Let's go ahead and start with the ultra wide angle camera - we've never had one on a Galaxy S flagship, after all. For one, designing a lens so wide with no distortion is nigh impossible for full-size cameras and it's not any easier for a smartphone, so this camera does produce images with pronounced barrel distortion. That's said, the distortion is far from the worst we've seen - early LG ultra wides and Samsung's own (very recent) A7/A9 (2018) can compete for that title.
In principle, the ultra wide lens works great for capturing interiors, exaggerating perspective while emphasizing a nearby subject and clouds, also clouds. Here's precisely one of each.
At fit to screen magnifications the images look pretty nice with pleasing colors and very good dynamic range as far as these types of cameras go - due to the extreme coverage you're inevitably going to get a wider margin between the lightest and the darkest area in the frame, and the HDR algorithms can only do so much.
Pixel-level detail is also respectable if you don't stare too closely at the corners and if you get the focus distance right - that's not the case with the second sample above where the closest flower pot is too close to be in focus. So that's one of the main uses cases for an ultra wide camera that the Galaxy S10+ can't excel at due to lack of AF. But we feel like we may be judging it too harshly.
Update, Feb 28: Here are a couple of samples to illustrate how the software correction works.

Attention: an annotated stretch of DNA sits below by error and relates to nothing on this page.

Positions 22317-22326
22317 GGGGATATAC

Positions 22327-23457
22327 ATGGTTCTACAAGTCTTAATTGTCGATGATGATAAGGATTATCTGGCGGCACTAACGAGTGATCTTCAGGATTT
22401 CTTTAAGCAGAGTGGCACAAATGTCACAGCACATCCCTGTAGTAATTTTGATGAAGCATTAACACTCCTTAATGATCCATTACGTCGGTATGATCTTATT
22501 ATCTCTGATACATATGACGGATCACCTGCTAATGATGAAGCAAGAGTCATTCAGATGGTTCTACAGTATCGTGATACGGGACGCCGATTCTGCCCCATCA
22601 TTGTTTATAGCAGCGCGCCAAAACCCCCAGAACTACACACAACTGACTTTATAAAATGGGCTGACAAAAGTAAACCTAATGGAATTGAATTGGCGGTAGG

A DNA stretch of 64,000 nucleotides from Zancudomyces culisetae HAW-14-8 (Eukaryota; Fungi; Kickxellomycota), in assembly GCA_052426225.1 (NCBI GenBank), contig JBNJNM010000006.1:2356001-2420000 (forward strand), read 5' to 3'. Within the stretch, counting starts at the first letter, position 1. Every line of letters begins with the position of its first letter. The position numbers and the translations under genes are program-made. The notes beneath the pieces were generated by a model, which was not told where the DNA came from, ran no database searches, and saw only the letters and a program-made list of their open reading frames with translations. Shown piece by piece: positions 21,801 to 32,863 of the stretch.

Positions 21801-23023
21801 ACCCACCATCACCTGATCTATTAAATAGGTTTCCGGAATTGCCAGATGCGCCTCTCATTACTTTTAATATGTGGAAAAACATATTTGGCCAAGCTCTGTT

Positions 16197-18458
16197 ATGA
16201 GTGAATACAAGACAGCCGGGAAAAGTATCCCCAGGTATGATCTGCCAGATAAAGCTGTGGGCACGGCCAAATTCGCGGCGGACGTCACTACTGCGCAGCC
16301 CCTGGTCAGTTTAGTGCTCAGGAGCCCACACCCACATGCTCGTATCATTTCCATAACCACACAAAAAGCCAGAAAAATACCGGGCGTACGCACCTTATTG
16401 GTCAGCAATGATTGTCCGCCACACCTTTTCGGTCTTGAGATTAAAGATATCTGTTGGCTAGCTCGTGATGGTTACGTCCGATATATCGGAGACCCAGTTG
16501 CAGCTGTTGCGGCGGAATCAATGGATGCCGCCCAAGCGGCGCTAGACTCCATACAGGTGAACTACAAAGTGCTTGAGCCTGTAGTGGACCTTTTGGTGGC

Moving on to the main camera, we're seeing predictably great photos - detailed and clean, with Samsung's signature, highly-competent noise suppression leaving pretty much no trace of noise while preserving detail. Colors are lively but not over the top and dynamic range is excellent - the S10+ passes the snail test with flying colors.
The telephoto camera is also a known commodity, and we've come to expect great results from it in bright light. In such conditions it captures images with very similar quality to ones from the main cam. We're inclined to think we're seeing an improvement over the old model's slightly less contrasty output.
In low light, the main camera captures excellent images with well defined detail and little noise. Dynamic range is also very good - check out the flood lights on the top floor of the yellow building below, usually clipped to white.
Now, Samsung's got a 'night mode' of sorts called 'Bright Night', which is a toggle in the settings under Scene Optimizer. You can't force it on, and it'll only engage in extremely dark conditions. It'll tell you to keep the phone steady and churn away, but the interface isn't very intuitive and it doesn't let you know how long it'll take. In our set of samples it only kicked in in one scene, and only for one of the shots while the rest ended up regular night shots. The one that is 'Bright Night' isn't spectacular either.
The Galaxy S10+ is more inclined to actually use its telephoto camera for '2x' zoomed in shots - previous models straight up defaulted to a digitally zoomed in shot from the primary cam. Even so, it still resorts to the main module under a certain light threshold, it's just that it's apparently lower now. The fact is however, neither approach produces stunning results and telephoto shots are just usable, but little more.